Once round the corner at Bloworth, the wind was at our back and side and we got through more prolonged stretches of running, although I did at one stage try to point something out to Marc and realised that I could not straighten my arm because the right sleeve of my jacket had frozen solid.  Taking water was pointless as the bottle had frozen and I was only getting coke out by holding the nozzle between my lips to de-ice it before sucking the slushy coke through.  I was feeling strong and each walk break was done at a decent pace, each time we ran, we overtook groups of runners.  At some point we passed Andy and Emma, I only really noticed due to Andy’s distinctive reflective jacket and Marc and I turned our attention to cut off times.  We knew cut off was 12 hours and that we’d been moving a lot slower than usual.  I estimated that we were about 7km from Kildale and I made the time at 10h:15m so we would likely land comfortably ahead of cutoff.  Marc told me he’d just talked himself out of quitting at Kildale and wanted to have a decent stop there to have a pork pie and phone his wife. I told him that ideally I wanted to move through the checkpoint quickly, but I’d wait for him and take the chance to have a hot drink.

We pushed on with the increasingly shorter walk breaks and increasingly longer, faster and more downhill running stints and it seemed like no time at all before we hit the unusually welcome tarmac at the top of Battersby Bank.  At this point, another heavy squall blew in and at some point I’d fast walked away from the group we were in and before I’d realised it, I’d done at least two stints of running and walking on my own.  I looked over my shoulder and there were headtorches about 300m behind me so I made the assumption that Marc would catch me if I took it easy.  At the start of the descent into Kildale, I started to run again but halfway down, my bladder (which I had been holding since Clay Bank, not wanting to expose myself to the wind) forced me to attend to attend to the matter or have an accident.  I stopped by the roadside and created some worryingly yellow snow and as I sorted myself out, Andy and Emma passed, but no sign of Marc.  Still thinking he was just behind me, I pushed on. 

On the final stretch down toward Kildale, I noticed two sets of blue flashing lights heading slowly up the road towards Kildale from the direction of Easby.  A fire engine passed by as I hit the main road and I commented to the runner beside me that I was glad it wasn’t an ambulance as I was worried that an ambulance would be for a runner.  As I arrived at the checkpoint, I noticed the fire engine stopping further on in the village, but an ambulance car was outside the checkpoint.  This was not unexpected since we knew the race did have ambulance cover.  What I did not expect were the scenes in the checkpoint.  I checked in with Andy Norman who was marshalling and immediately bumped into Paul Burgum, whose first question was ‘Are you going back out?’  My answer was ‘Of course I am.  I’m feeling great, why wouldn’t I?’ and Paul told me to look around the room and at the huge pile of GPS trackers on the table handed in by retirees.  The room was full of people in foil blankets taking on warm drinks, some shivering, many having discarded kit and clearly not intending to continue.  I got a bit of a negative vibe from this and decided I wanted to be out of the checkpoint quickly.  I quickly got my dropbag, ditched the untouched Wine Gums, downs my Red Bull, loaded back up on Chia Charge and put my dropbag fig rolls into my pocket before battling off the frozen top of my coke bottle and topping it up.  I moved to get a coffee, but there was none in the coffee flask on the table so I left it be.  I looked up and saw a frozen looking Angela Moore being looked after in a side room and was a little shocked, Angela is a tough cookie with a lot of seriously hard race completions under her belt.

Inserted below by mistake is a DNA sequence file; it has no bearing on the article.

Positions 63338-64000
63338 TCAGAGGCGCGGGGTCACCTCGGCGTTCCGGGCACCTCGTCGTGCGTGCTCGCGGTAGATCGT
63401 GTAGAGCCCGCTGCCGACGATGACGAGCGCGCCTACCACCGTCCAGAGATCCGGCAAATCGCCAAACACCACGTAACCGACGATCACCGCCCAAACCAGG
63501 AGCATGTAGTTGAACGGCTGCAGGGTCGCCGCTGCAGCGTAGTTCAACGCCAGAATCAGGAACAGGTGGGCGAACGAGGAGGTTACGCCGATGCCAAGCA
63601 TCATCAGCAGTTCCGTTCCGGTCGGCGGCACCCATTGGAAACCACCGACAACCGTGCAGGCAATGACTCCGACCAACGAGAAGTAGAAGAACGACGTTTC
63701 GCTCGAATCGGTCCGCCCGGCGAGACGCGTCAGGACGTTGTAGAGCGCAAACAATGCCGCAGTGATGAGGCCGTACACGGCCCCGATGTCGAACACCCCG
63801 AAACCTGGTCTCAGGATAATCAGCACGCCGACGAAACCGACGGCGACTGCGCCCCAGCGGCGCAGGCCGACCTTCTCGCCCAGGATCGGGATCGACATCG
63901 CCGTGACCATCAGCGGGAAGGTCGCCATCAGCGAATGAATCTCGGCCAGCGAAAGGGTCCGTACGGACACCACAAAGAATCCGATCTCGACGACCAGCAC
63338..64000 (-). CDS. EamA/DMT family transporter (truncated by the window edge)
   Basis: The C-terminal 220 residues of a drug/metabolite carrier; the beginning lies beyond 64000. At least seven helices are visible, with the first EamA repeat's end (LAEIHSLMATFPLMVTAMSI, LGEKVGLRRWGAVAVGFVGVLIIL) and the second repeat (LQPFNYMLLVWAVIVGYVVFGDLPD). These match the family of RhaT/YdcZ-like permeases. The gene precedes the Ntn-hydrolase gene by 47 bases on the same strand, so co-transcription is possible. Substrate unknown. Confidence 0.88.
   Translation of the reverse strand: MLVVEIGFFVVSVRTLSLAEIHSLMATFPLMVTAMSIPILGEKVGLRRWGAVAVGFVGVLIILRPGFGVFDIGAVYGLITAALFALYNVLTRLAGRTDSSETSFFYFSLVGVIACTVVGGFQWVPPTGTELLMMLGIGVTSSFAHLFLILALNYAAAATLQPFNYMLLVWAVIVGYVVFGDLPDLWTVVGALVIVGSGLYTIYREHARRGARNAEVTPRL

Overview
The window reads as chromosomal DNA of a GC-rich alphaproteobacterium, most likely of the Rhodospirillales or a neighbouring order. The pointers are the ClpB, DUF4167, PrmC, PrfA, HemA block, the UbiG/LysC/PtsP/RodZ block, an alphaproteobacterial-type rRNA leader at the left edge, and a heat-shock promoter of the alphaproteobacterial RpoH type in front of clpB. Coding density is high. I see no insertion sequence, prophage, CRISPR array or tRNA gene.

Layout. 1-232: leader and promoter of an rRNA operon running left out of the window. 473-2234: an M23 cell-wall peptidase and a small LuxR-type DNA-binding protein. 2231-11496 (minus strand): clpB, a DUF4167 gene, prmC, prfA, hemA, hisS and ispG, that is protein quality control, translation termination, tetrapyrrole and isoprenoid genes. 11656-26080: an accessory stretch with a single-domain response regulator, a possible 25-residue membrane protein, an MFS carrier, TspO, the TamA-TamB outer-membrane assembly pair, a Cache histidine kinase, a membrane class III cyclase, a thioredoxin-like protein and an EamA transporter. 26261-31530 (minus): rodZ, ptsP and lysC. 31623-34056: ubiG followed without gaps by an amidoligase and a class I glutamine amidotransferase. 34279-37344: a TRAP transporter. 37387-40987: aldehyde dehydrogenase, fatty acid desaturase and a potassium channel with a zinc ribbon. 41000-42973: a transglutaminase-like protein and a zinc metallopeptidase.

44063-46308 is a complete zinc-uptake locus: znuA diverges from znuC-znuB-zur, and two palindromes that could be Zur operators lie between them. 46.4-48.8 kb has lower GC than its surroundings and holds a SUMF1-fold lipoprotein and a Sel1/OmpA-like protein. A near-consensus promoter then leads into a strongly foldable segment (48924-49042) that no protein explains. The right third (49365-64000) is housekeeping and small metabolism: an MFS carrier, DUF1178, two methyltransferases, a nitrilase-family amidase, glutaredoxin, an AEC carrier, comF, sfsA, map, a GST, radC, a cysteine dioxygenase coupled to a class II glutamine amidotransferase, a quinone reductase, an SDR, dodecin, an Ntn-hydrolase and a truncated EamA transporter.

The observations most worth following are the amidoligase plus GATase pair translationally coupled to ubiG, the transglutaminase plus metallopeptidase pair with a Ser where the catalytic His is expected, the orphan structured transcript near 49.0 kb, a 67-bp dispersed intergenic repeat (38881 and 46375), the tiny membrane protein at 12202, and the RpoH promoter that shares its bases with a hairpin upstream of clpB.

There was a group of runners preparing to leave, including Tom Stewart who invited me to run with them, I agreed, and said I’d wait by the door for them, I wanted to keep moving so as not to cool down.  On the way to the door, I saw Marc arrive and I told him I needed to move on fast to avoid cooling off, we wished each other well and I moved to the door.  The other group seemed to take forever to get organised so I shouted to Tom that I was going to move on and that they’d probably catch me on the climb and at that I headed out of the door.  As I did so, I saw a Mountain Rescue Team member heading into the Village Hall, which should have triggered alarm bells (and perhaps did subconsciously).

Kildale to Finish

I jogged out of the checkpoint and down the road, noting that the clock time was now 8:32pm, I saw the fire engine further down in the village, I thought it was dealing with an RTA, but I was more focused on the firefighters, I had a vague feeling that they would try and stop me running off into the night.  I ran hard down the road towards the railway bridge and got out of sight of the village.  I decided to have a fig roll, sip of coke and some paracetamol.  I also took a salt tablet, which I’d been taking about every 90 minutes during the day to keep my electrolytes in check.  I made up my mind to run to the bottom of the hill, then keep setting myself targets all the way to the race finish.